OH used to love doing jigsaws but won't touch them anymore and would be quite insulted if I bought a children's one. He still plays bridge (don't know how well!) but can't change the batteries in the remote control or use a mobile phone. He still tries to do crosswords, sits there for ages mumbling about possible answers then gets frustrated, throws it at me and tells me to finish it. Needless to say that he has written in some weird words and often misreads the clues.

    He will listen to taped stories which we borrow from the library but mostly goes to sleep after a while. And he does love watching animal videos on YouTube and still talks with his family in UK on Skype but needs my help to get sound or the picture every time he does.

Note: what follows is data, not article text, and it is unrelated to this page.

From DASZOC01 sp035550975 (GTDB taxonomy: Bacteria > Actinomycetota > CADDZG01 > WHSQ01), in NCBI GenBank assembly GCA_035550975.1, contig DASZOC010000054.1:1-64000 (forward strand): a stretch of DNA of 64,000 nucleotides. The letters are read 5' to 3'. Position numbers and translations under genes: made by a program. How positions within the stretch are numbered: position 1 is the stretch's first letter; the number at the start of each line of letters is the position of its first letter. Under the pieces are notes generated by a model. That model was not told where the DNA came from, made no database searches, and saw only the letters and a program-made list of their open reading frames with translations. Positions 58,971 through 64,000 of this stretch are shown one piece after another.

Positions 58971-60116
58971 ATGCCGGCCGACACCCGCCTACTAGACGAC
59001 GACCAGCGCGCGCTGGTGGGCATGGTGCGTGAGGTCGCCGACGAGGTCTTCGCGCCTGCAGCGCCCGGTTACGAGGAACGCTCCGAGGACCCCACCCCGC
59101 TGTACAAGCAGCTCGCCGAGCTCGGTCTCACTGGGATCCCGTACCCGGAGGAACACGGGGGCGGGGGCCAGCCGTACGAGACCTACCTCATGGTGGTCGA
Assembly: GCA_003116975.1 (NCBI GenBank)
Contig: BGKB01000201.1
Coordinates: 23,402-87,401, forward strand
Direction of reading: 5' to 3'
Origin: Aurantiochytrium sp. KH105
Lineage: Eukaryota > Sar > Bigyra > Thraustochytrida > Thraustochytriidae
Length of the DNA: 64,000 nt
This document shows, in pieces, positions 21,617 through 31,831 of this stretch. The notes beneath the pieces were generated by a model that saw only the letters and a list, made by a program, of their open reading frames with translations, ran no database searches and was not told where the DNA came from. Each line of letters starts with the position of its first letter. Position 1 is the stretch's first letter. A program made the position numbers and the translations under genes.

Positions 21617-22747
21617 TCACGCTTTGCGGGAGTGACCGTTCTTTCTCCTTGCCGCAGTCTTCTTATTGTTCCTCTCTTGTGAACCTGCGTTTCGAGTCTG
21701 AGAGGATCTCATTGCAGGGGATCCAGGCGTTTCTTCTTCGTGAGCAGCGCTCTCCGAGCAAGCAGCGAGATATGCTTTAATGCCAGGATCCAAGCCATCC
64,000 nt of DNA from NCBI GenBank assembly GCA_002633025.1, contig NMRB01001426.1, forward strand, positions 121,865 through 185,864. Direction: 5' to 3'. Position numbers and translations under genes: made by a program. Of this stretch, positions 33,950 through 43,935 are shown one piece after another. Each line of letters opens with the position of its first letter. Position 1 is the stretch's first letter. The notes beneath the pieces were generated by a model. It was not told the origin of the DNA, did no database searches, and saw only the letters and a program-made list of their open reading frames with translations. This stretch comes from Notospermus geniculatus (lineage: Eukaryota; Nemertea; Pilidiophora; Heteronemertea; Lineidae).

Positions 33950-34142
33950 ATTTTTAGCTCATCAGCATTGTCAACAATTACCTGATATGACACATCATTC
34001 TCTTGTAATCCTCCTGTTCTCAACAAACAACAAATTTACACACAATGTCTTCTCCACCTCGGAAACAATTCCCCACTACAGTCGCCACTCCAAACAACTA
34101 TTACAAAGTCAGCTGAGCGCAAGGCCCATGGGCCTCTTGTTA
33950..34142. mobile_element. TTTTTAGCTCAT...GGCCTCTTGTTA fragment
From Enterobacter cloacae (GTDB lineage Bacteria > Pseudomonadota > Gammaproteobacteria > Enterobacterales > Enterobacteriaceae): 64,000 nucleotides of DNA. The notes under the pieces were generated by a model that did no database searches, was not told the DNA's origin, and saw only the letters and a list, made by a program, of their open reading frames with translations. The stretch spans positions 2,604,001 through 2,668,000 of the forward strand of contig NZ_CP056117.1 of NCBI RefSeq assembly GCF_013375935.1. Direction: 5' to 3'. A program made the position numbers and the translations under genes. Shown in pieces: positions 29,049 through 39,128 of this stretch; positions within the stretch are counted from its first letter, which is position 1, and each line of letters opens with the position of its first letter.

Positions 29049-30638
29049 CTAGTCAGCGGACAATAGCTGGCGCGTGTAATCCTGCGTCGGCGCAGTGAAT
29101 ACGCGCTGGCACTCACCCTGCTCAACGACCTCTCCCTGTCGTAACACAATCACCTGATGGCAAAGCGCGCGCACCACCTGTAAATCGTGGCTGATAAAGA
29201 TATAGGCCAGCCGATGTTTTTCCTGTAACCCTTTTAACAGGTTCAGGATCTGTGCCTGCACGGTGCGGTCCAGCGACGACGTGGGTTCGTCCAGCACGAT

Our local Senior Citizens' Club has a table of items that you can borrow, swap or buy for small donation and sometimes charity shops have old magazines that you can cut up and paste and they very cheap.

    I think you need to ask friends and neighbors if they have stuff that you could borrow but suggest that you scrounge rather than spend a lot of money.
     
  5. cragmaid

    cragmaid Registered User

    Oct 18, 2010
    7,942
    North East England
    Charity shops...:D
     
  6. fizzie

    fizzie Registered User

    Jul 20, 2011
    2,731
    We got everything from Charity shops too - because you never know what is going to work.
    We used jigsaws a lot - not because Mum could do them but because we would sit and chat about all sorts of things whilst we all put bits together - addictive, calming and therapeutic.

    We also knew that she played whist a lot in her youth and at one of her clubs so we played supported whist!! If she is into card games it is a good way to encourage laid back chatter.